The Call of the Wild
How we cite our quotes:
"You poor devil," said John Thornton, and Buck licked his hand. (5.66)
Buck’s feelings for Thornton are immediate.
Love, genuine passionate love, was his for the first time. This he had never experienced at Judge Miller's down in the sun-kissed Santa Clara Valley. With the Judge's sons, hunting and tramping, it had been a working partnership; with the Judge's grandsons, a sort of pompous guardianship; and with the Judge himself, a stately and dignified friendship. But love that was feverish and burning, that was adoration, that was madness, it had taken John Thornton to arouse. (6.3)
Buck is only able to feel the intensity of love after he has suffered hardship, not before when he resides at Judge Miller’s house.
He had a way of taking Buck's head roughly between his hands, and resting his own head upon Buck's, of shaking him back and forth, the while calling him ill names that to Buck were love names. Buck knew no greater joy than that rough embrace and the sound of murmured oaths, and at each jerk back and forth it seemed that his heart would be shaken out of his body so great was its ecstasy. And when, released, he sprang to his feet, his mouth laughing, his eyes eloquent, his throat vibrant with unuttered sound, and in that fashion remained without movement, John Thornton would reverently exclaim, "God! you can all but speak!" (6.4)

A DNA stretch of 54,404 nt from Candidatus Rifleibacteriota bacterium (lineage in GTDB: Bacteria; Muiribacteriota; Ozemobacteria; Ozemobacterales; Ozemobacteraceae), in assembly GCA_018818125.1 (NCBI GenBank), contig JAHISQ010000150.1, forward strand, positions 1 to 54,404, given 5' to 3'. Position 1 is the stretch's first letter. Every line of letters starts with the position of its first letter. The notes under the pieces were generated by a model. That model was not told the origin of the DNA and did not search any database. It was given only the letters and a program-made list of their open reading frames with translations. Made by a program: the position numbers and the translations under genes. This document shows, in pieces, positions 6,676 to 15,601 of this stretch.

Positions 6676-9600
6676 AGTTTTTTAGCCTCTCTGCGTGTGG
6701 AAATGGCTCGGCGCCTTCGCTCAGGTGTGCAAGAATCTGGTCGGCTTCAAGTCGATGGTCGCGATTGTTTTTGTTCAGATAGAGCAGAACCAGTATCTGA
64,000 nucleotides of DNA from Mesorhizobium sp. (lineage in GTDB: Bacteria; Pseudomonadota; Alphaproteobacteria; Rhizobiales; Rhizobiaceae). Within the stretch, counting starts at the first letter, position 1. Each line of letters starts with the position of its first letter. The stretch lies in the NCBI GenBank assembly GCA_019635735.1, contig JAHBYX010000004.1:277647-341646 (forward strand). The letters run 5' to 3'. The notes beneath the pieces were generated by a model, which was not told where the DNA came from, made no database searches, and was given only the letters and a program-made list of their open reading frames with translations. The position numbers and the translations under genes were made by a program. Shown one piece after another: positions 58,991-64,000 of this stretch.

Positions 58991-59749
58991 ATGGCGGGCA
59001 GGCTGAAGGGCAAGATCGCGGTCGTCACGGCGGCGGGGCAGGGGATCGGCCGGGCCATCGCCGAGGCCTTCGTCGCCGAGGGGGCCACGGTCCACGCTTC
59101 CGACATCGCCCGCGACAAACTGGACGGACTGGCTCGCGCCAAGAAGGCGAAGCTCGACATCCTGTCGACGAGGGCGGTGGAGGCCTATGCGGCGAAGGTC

London uses the word "ecstasy" both to describe Buck’s emotion at killing a rabbit and his feelings with Thornton. This suggests a connection between the extremes of love and death.